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Where Does Cannabis Legalization Stand on the Federal Level in the United States?

Where Does Cannabis Legalization Stand on the Federal Level in the United States?

November 06, 2020

The election is upon us in the United States! And as a result, politics is all anyone is talking about at the moment.

Of course, this makes sense considering how much influence the winning candidate in the Presidential election could have on the county.

Cannabis has also been a hotly debated political topic for decades now. And in more recent times, the tide has shifted from dogmatic demand for the continued criminalization of cannabis to the legalization of medical and recreation cannabis t the local and state level.

This shift has been so pervasive that nearly half the states in the Union have legalized either medical or recreational cannabis. And with each passing election cycle, yet another state seems to have ballot measures aimed at legalizing cannabis in their locale.

But the question for many, and very poignant inquiry considering all the politics on our collective brains currently, is…

Where Does Cannabis Legalization Stand on The Federal Level?

As it happens, a historic piece of legislation that would transform cannabis law in the United States is waiting for a vote in the House of representatives.

Known as the MORE (Marijuana Opportunity Reinvestment and Expungement) Act, the bill includes three key components that would revolutionize cannabis law in this country.

Details of the MORE Act

First and foremost, the bill removes cannabis from the Schedule I list of Controlled Substance. Schedule I of the controlled substances list defines “illegal drugs” in the eyes of the federal government and includes heroin, methamphetamine, mescaline, and peyote, among several other mind-altering substances.

If passed, states would be free to tax, regulate, and limit access to cannabis, similarly to how most states control alcohol, cigarettes, vapes, and other items tagged as “vice products.” Individual states and local municipalities could still ban the sale of cannabis. But possession (regardless of perceived “intent”) would no longer be illegal.

Secondly, the act would expunge the criminal records of those convicted of cannabis-related crimes.

Third, the act calls for a 5% federal sales tax to collect funds for use in social reform projects, including the establishment of an Office of Cannabis Justice within the US Justice Department. And this office would award grants for various financial aid and development projects to communities ravaged by the so-called “war on drugs.”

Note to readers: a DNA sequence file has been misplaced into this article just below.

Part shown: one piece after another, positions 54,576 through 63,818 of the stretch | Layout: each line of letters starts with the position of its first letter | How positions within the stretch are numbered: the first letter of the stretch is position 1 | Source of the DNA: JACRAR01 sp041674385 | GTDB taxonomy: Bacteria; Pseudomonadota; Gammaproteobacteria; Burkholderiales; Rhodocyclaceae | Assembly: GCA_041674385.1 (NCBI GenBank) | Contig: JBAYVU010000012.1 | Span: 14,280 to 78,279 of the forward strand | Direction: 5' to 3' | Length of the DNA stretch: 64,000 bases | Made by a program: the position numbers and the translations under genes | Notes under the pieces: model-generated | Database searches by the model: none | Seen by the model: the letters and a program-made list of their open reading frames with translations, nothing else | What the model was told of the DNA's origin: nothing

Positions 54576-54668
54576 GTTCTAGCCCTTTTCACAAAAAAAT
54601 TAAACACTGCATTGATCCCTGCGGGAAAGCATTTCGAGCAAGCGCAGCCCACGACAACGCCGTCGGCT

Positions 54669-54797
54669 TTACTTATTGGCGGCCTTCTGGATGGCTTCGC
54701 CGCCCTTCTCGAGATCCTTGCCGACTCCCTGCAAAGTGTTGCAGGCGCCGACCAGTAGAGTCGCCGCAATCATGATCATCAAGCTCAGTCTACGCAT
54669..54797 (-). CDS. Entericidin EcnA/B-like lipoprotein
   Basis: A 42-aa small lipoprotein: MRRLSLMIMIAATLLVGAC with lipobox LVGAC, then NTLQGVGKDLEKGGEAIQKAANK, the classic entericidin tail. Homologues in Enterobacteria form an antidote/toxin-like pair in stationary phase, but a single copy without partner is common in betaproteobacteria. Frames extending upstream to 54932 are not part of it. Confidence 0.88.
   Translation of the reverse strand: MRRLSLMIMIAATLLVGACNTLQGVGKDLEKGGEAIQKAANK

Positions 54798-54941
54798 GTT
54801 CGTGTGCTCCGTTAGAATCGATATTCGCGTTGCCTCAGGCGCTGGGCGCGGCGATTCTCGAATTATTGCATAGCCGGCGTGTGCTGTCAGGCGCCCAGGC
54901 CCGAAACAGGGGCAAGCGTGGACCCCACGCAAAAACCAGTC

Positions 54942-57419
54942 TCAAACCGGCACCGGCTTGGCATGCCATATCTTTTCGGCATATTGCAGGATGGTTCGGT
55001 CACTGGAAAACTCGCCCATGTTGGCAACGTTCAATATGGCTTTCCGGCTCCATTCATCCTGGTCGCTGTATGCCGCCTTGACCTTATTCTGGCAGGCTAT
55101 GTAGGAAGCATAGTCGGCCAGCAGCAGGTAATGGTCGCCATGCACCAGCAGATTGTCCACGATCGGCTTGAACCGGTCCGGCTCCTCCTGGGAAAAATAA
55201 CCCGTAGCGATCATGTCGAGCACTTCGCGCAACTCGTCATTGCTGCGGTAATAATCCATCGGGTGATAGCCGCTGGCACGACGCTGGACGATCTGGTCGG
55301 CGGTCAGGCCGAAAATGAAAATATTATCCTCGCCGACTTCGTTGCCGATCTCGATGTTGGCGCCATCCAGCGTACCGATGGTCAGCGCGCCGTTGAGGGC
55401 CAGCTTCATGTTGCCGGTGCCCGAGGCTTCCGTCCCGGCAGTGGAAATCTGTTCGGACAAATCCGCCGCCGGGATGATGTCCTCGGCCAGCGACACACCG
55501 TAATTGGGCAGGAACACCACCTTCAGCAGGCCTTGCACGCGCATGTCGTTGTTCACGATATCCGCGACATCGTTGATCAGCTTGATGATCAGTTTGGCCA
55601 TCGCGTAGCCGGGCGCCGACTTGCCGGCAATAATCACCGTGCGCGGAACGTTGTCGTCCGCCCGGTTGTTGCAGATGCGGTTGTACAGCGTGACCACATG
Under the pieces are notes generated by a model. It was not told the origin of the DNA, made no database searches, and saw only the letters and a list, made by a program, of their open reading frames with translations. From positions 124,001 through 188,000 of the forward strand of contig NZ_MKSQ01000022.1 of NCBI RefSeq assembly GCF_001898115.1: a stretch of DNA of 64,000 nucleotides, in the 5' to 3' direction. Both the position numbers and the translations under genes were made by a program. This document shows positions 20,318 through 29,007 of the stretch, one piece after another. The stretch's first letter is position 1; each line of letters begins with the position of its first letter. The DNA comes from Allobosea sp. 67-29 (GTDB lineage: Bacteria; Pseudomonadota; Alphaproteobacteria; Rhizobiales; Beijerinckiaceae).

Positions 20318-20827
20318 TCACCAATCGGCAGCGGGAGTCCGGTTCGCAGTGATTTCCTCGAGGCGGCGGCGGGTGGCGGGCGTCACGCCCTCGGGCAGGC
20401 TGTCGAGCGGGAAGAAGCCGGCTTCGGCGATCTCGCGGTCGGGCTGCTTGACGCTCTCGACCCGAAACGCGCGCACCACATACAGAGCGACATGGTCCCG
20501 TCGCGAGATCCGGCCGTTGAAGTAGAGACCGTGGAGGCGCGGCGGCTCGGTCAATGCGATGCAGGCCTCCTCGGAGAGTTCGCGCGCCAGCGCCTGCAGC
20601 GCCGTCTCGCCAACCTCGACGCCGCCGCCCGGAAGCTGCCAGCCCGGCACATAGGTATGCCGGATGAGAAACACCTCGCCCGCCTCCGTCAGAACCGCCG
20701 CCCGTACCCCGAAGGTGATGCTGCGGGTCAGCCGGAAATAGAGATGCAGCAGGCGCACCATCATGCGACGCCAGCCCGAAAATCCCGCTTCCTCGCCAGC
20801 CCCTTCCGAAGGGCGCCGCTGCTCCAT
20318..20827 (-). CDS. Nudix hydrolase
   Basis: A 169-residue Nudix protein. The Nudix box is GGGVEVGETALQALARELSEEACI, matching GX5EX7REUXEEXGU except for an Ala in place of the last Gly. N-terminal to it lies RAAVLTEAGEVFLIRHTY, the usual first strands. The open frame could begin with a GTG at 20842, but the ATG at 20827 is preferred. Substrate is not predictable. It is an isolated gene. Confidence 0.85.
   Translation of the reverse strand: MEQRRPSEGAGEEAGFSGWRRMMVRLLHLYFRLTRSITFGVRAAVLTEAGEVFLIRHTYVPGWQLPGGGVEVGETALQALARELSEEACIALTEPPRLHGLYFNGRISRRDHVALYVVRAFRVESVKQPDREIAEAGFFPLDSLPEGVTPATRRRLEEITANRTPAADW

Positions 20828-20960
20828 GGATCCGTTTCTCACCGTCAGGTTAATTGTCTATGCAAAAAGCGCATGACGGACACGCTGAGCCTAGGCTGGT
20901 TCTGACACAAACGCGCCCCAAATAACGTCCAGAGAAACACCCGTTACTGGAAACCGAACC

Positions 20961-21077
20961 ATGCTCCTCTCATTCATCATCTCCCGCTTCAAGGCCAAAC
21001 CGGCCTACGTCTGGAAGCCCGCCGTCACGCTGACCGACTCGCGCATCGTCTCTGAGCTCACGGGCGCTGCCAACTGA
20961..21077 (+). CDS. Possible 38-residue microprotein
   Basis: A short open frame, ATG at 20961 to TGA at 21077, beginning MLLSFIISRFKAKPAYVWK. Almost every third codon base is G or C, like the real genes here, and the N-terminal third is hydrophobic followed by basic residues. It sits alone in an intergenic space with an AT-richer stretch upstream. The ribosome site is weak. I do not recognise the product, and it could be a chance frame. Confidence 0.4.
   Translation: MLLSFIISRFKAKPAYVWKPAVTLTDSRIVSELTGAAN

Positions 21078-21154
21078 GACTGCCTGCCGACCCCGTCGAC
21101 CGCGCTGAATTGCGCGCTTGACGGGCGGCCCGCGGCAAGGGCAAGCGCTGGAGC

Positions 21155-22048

And finally, the act would end the denial of federal benefits, including housing subsidies, to those with a history of cannabis use or possession.

Where Does The MORE Act Currently Stand?

The legislation was first introduced in the summer of 2019 by House Majority Leader, Jerry Nadler and current Vice-Presidential hopeful, Kamala Harris. The bill passed the House Judiciary Committee in the fall of 2019. And is now awaiting a full vote in the House of Representatives.

The bill has overwhelming support among House Democrats. And has garnered support from at least three Republican sponsors thus are.

A vote on the bill was scheduled for mid-September but has since been delayed. This stalled progress is likely due to the Presidential election. Democratic leaders don’t want this bill to distract from the general election. And supporters feel passage is more likely if Joe Biden wins the White House.

What Happens if the MORE Act Passes the House of Representatives?

Passing the House is just one of several hurdles for this legislation.

First, the Senate could simply vote down any consideration. And with the current Republic-held Senate, that’s a distinct possibility.

If the Democrats win control of the Senate in the upcoming general election, however, this is less of a concern.

Secondly, even if the bill makes it into consideration in the Senate, it could be revised. And potential changes may gut the bill or dull the impact of key provisions.

Thirdly, the Senate could simply vote down the legislation. Which is a real possibility if Republicans retain control of the Senate.

And finally, the President could veto the bill. This scenario is also a distinct possibility if Trump wins a second term, but the Republicans lose control of the Senate. And over-riding a Presidential veto requires a two-thirds majority vote in the Senate.

In other words, the MORE Act is by NO MEANS a done deal!


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